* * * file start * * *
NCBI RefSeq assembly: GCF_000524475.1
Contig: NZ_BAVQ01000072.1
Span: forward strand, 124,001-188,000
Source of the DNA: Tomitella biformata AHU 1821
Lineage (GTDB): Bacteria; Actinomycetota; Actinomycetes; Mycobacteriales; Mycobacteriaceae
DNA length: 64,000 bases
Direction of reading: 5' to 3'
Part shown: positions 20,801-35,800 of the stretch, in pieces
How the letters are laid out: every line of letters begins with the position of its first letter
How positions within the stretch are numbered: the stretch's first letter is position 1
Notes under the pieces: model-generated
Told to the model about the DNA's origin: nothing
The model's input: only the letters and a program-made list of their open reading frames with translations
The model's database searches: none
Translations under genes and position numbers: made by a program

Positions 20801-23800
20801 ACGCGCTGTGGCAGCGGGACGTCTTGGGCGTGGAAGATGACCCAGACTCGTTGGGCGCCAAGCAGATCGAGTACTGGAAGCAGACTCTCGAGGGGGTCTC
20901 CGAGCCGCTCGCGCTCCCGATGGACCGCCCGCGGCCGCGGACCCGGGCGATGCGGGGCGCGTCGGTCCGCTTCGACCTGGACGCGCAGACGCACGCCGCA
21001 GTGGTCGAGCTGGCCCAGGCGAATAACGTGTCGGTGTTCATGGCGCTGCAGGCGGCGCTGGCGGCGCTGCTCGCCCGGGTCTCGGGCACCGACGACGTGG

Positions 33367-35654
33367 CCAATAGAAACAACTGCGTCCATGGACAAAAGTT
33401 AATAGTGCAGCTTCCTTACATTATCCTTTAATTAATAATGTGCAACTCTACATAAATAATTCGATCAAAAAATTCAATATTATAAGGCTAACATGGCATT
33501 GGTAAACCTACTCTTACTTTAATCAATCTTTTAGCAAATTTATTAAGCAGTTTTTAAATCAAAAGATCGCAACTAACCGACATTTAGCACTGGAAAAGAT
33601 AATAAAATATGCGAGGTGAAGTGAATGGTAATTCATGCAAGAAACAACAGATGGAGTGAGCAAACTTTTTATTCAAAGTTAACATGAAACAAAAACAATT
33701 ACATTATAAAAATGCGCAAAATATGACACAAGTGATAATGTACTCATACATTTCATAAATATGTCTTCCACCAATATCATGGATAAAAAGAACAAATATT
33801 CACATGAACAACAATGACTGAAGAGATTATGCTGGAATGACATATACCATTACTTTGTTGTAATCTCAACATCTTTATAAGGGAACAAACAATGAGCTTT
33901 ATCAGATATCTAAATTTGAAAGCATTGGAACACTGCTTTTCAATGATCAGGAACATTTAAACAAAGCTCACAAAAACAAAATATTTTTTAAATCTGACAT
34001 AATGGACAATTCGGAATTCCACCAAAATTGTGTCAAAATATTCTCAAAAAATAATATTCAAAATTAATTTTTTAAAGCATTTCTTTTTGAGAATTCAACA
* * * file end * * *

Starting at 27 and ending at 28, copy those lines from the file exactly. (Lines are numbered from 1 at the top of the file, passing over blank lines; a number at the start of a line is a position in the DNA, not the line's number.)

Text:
33901 ATCAGATATCTAAATTTGAAAGCATTGGAACACTGCTTTTCAATGATCAGGAACATTTAAACAAAGCTCACAAAAACAAAATATTTTTTAAATCTGACAT
34001 AATGGACAATTCGGAATTCCACCAAAATTGTGTCAAAATATTCTCAAAAAATAATATTCAAAATTAATTTTTTAAAGCATTTCTTTTTGAGAATTCAACA